American Crystal talks crops at annual meetingAmerican Crystal Sugar Co.’s annual meeting was marked by another big crop and a historic, ongoing dispute with its labor union.
By: Mikkel Pates, Agweek
FARGO, N.D. — American Crystal Sugar Co.’s annual meeting was marked by another big crop and a historic, ongoing dispute with its labor union.
The 2012 crop posted record-high yields of 27 tons per acre and record-high sugar content at 19 percent. The company is processing an 11.4-million-ton crop. The company projects a record-high initial beet payment at $65 per average ton. That figure could be revised in March and August of next year.
Behind the prosperity, the company entered a second holiday season in a bitter dispute with locked-out workers in its Bakery, Confectionery, Tobacco Workers and Grain Millers AFL-CIO union. The union has rejected the company’s contract in four separates votes, including the latest on Dec. 1, when 55 percent voted it down. The dispute is about union rules and control in promotions, among other things.
The union officials held a press conference at the hotel as the Crystal meeting started. They emphasized immorality of the lockout and how it violated the co-op spirit. Two Moorhead (Minn.) City Council members said they thought the company should come back to the table. The union theatrically tried in vain to hand-deliver what they described as a petition with 100,000 signatures, asking for more negotiations and concessions by the company.
John Riskey, a local president of the BCTWGM for factories in East Grand Forks, Minn., Moorhead and Drayton, N.D., said the petition signatures had been collected during much of the 17-month lockout period.
Heavy security at the hotel prevented them from going into the halls near closed Crystal meetings. Crystal President David Berg later said he didn’t know the union members were trying to get into the hall, but likely wouldn’t have allowed it.
In his own news conference between Crystal and Red River Valley Sugarbeet Growers Association joint meetings, Berg said his negotiating team will meet with the union if a federal mediator calls for one. Berg said the impact of the lockout is “diminishing rapidly” but added workers now are hired as temporary employees and are happily working at the rates in the rejected contract.
The temporary force accounts for 1,000 of Crystal’s 1,300 workers, Berg said. About 100 new employees are former union members. He said more than 500 of the union members either resigned or retired.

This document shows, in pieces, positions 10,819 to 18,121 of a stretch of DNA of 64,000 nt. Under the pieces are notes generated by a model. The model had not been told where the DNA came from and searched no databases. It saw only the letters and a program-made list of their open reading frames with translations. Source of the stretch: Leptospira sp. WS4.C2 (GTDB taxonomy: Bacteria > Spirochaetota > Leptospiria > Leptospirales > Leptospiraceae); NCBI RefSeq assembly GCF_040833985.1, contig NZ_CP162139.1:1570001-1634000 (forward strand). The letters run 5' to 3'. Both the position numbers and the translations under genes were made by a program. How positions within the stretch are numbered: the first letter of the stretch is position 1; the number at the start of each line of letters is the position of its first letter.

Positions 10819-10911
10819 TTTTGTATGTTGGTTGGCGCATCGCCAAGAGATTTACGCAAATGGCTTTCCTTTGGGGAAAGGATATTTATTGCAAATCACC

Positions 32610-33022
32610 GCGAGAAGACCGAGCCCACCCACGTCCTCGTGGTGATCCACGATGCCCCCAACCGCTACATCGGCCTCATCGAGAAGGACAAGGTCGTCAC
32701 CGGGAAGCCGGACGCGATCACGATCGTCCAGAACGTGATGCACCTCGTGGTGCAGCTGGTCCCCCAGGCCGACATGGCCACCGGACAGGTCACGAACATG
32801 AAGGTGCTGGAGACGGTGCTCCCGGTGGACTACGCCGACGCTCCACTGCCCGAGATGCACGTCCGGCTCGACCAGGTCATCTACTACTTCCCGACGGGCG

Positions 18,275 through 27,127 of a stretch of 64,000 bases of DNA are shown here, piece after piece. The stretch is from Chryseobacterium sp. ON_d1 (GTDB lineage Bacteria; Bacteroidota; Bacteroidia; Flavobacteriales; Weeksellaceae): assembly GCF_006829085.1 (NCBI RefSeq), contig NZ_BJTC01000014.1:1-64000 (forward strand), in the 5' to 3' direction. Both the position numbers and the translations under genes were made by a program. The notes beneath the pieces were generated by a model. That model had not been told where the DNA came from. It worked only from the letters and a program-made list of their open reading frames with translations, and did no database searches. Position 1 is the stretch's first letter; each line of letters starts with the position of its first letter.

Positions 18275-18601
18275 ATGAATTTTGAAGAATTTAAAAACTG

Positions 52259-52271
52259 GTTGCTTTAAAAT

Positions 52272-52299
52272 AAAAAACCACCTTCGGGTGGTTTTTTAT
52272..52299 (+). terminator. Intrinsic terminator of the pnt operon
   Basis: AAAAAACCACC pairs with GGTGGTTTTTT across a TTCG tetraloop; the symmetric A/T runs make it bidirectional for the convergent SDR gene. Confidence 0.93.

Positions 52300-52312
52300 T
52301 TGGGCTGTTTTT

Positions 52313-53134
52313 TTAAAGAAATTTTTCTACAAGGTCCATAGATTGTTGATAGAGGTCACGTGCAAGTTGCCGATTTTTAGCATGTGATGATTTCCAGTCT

Frank Day, vice president of global commodities at Hershey Co., said the company is stepping up internal audits over sustainability issues such as waste, greenhouse gas emissions and labor issues. Day emphasized he had no concerns about the Red River Valley. He added that within five years, his company also will audit United Sugars partners, which includes Crystal, over issues such as labor and environmental standards. Crystal and its partners sell 2 million hundredweights to Hershey — about 1,000 rail carloads of sugar — annually.
Union officials in the past week had leveled various allegations in advertisements against Crystal. Here are the main allegations, and company responses:
· The dispute puts the federal sugar program in jeopardy. No political figure speaking at the meeting mentioned it as having any impact.The federal sugar program is technically run by controlling imports and not by spending, so isn’t the main target of budget reforms. Cost-cuttings is the biggest threat to the program, and only if the farm bill goes to the full House, which could happen in 2013. Berg wants a five-year farm bill.
•Company debt has increased by 2,100 percent. Short-term debt increased because of borrowing to handle the huge 2011 crop, but Berg said long-term debt has declined for 10 consecutive years and debt-to-equity ratio is nearly the lowest in company history. Riskey couldn't immediately explain the debt issue, and referred questions to AFL-CIO officials, acknowledging they were using short-term debt figures from Securities and Exchange Commission reports.
•Production costs have quadrupled. Crystal officials say this is largely a result of an accounting issue because of the early harvest. That creates inventories that fall under a “cost of goods sold” accounting category, making it appear that costs have gone up. Costs have increased because of the lockout.
The Crystal payment for the fiscal year 2012 (2011 crop) was $58.67 per ton, compared with $74.05 per ton for Wahpeton, N.D.-based Minn-Dak Farmers Cooperative. Labor costs could attribute to that difference, Crystal officials said.
•Crystal has warehouses full of unsalable “remelt” and has doubled of molasses byproduct because of inexperienced labor. Crystal acknowledged making more remelt — flawed sugar that can be reprocessed or remelted. They built more of this inventory than normal during the lockout, especially in East Grand Forks.